With all the interest in Minister Tehan’s new short courses  and the hype around what role micro-credentials may play in this (that we have all experienced over the three years), you would think that most uni’s would have something in place by now.

But that’s not the case.

A recent survey conducted by the Australasian Council on Open, Distance and eLearning (ACODE) has found only about half of our universities have a policy around this and even less (32 per cent) have figured out how to align their credentials to a qualifications framework, or have a credentialing engine in place to drive the process at their institution.

Interestingly, 82 per cent of institutions are planning to do this for their short courses, while 50 per cent are looking at post-grad courses. But less than a third are looking at it for their undergraduate courses.

However, there have have been a couple of notable shifts over the last year, with institution’s considering micro-credentials in relation to professional practice degrees, (though this has been around for at least 3 years), particularly around industry partnerships. There is also consideration of co-delivery with providers in VET.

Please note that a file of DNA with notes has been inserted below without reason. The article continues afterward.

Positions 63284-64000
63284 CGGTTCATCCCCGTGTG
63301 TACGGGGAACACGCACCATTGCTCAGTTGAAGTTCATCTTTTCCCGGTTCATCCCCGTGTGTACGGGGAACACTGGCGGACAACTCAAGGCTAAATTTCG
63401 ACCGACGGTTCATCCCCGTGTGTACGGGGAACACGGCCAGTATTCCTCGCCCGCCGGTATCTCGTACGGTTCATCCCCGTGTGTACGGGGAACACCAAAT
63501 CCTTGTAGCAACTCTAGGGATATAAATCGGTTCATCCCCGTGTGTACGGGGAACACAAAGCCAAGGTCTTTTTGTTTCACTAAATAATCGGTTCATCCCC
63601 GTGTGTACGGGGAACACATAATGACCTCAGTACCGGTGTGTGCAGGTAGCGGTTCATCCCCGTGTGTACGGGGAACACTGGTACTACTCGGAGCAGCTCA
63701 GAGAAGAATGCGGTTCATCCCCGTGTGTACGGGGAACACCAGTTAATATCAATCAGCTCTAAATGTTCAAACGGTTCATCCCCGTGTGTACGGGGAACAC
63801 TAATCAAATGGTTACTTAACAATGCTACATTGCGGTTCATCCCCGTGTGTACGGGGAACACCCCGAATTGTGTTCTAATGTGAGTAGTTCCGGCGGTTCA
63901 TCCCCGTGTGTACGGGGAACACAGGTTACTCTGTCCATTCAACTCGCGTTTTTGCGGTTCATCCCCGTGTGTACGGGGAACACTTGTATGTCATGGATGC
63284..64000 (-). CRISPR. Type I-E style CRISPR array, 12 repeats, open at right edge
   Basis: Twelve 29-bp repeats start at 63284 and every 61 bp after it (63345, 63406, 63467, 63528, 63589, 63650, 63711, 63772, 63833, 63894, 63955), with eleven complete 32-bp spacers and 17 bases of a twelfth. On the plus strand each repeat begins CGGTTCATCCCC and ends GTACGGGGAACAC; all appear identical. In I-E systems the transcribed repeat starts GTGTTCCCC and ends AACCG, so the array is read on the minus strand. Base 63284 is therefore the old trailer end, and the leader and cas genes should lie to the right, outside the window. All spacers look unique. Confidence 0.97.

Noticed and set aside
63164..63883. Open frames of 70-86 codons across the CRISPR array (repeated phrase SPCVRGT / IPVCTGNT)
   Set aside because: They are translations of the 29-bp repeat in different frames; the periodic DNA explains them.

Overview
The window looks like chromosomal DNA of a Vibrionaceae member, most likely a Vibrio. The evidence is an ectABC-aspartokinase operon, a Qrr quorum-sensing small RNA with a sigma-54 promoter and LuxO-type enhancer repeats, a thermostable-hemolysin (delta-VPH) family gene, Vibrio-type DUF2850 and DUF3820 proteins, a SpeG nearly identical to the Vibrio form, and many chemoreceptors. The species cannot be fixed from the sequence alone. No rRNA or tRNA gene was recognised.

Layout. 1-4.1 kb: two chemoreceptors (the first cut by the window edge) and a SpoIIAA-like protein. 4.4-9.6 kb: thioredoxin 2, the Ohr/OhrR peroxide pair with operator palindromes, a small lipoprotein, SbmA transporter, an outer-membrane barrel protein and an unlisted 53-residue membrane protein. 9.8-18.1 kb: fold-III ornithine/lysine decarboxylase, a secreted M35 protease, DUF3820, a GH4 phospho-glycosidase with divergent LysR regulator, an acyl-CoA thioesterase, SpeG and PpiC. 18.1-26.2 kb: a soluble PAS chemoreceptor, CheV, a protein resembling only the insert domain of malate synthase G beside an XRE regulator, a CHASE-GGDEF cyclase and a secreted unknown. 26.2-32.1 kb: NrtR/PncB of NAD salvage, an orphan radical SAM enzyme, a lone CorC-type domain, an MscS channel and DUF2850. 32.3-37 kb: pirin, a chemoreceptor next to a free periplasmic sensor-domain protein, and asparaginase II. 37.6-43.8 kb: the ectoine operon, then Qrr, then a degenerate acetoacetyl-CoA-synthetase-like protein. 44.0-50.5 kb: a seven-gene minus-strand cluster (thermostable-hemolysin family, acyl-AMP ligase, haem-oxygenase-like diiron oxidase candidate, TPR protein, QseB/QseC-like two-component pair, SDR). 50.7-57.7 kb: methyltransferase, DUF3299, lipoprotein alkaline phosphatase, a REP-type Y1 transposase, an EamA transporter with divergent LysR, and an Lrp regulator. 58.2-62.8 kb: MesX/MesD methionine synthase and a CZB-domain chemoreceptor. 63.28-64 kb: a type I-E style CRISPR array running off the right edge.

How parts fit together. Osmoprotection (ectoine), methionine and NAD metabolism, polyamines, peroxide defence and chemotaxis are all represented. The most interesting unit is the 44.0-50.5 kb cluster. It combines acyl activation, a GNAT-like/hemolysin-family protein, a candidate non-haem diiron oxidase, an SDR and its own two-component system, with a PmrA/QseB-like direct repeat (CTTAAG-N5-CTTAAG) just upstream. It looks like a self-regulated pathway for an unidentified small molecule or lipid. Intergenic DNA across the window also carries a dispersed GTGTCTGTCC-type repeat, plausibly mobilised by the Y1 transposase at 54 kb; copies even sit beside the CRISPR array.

The survey findings are in the latest ACODE White-Paper released on Tuesday, Survey of micro-credentialing practice in Australasian universities 2020.

Professor Michael Sankey. Director, Learning Transformations, Griffith University, and President of ACODE.


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